Surging global demand for digital language learning

A series of recent market reports highlight that the demand for digital English language learning products is booming in global education markets. The research firm Ambient Insight reports that revenues from digital English language learning products reached US$863.1 million in Asia in 2013, and projects that category revenues will nearly double to US$1.6 billion by 2018.

Ambient Insight CEO Tyson Greer states that the top ten fastest-growing countries “are countries that were nascent (emerging) markets for digital English as recently as 2011, and were generating very low revenues for suppliers. These countries are now vibrant revenue opportunities.”

A special country report, also from Ambient, notes that China, with a growth rate of 23.6% over the past five years, is now the top buying country of digital English language products worldwide. Category revenues in China are expected to triple from US$323 million in 2013 to US$932 million by 2018.

As the following figure reflects, growth in China is being driven chiefly by emphasis on digital English learning in schools, use of English in Chinese higher education, strong consumer demand for mobile language learning apps, and high demand for English in the corporate and government sectors.

catalysts-for-growth-in-digital-english-language-learning-market-in-china-2013-2018

Catalysts for growth in the digital English language learning market in China, 2013-2018. Source: Ambient Insight

The report notes that there were over 200 million schoolchildren in China in 2013 and that, “The government’s goal is to have the entire K-12 student population online in the next ten years.”

Digital English language learning revenues in Asia are currently concentrated in five product categories:

  • Self-paced eLearning;
  • Collaborative learning (i.e., live online classes and online tutoring);
  • Digital reference (e.g., e-textbooks, rich media);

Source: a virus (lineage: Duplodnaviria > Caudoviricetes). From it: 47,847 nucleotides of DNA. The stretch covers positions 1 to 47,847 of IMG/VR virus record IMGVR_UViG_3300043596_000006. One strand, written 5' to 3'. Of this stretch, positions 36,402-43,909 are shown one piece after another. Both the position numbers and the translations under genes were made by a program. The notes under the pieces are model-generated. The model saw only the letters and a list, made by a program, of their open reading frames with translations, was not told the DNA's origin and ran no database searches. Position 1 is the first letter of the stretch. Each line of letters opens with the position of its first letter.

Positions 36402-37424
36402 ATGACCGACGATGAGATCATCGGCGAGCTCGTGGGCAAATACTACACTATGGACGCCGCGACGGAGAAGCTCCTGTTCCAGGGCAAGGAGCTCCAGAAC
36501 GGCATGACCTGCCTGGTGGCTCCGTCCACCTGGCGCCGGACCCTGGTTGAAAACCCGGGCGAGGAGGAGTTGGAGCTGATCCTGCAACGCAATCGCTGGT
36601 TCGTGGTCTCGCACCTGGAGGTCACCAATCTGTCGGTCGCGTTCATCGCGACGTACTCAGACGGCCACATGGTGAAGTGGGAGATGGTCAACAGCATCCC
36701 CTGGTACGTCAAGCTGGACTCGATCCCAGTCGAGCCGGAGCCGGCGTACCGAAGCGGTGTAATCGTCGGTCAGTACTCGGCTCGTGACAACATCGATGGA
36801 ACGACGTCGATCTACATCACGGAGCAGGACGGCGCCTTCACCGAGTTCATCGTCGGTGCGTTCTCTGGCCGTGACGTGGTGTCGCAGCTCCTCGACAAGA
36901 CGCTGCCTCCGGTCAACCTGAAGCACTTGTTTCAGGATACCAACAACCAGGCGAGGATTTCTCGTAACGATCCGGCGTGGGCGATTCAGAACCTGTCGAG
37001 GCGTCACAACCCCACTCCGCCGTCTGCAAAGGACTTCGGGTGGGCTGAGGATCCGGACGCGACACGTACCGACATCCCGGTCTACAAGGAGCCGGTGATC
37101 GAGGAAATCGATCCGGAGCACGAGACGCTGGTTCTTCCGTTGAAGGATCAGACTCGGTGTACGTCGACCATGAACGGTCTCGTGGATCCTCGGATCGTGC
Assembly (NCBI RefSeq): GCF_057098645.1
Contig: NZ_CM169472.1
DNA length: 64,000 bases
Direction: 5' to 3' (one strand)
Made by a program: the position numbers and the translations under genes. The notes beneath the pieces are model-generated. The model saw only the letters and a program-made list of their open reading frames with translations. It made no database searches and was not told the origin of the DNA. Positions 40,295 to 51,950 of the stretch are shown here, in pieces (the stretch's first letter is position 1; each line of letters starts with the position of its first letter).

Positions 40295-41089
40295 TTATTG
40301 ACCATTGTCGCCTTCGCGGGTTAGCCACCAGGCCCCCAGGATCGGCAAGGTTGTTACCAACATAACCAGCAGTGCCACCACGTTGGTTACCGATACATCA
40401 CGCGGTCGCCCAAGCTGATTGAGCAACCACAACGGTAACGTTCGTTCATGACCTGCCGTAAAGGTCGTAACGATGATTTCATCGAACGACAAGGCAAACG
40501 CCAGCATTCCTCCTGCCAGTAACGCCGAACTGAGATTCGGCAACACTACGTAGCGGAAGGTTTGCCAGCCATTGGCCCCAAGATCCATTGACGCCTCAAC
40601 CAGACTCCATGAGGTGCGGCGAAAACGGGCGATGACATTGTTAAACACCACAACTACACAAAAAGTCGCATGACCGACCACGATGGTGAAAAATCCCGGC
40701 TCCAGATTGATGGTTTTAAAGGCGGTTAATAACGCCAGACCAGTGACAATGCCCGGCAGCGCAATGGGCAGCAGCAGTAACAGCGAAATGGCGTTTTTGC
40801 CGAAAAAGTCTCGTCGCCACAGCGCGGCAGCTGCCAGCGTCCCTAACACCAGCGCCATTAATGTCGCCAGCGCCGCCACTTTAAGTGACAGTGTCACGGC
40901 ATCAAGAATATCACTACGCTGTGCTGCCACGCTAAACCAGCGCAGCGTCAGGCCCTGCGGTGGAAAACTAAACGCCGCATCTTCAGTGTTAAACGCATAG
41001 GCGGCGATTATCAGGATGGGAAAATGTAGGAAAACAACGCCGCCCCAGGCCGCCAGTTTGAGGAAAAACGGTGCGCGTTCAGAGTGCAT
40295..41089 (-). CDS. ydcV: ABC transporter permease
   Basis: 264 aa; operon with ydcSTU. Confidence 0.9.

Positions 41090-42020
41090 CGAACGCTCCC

• Mobile learning apps and edugames;
  • Mobile services (VAS: Value-added services).

Mobile products generated the highest revenues for suppliers in 2013. Mobile educational apps, edugames, and VAS subscriptions are now the top-selling types of digital English language learning products in China, followed by live online tutoring and self-paced courseware.

projected-growth-for-chinese-market-through-2018-for-leading-digital-learning-product-categories

Projected growth for the Chinese market through 2018 for leading digital learning product categories. Source: Ambient Insight

The report also suggests there is a lucrative market for online English test preparation that targets China’s national higher education entrance exams, the gaokao. Driven by the emphasis on preparation for the gaokao, K-12 revenues for digital language learning products are concentrated in the higher grades and heavily clustered in grades 10-12.

Growth in the Middle East, too

Looking outside Asia, a further Ambient report predicts the digital language learning market in the Middle East will nearly double to reach US$215.7 million by 2018.

top-middle-east-growth-rates-by-country-for-digital-language-learning-revenues-2013-2018

Top Middle East growth rates by country for digital language learning revenues, 2013–2018. Source: Ambient Insight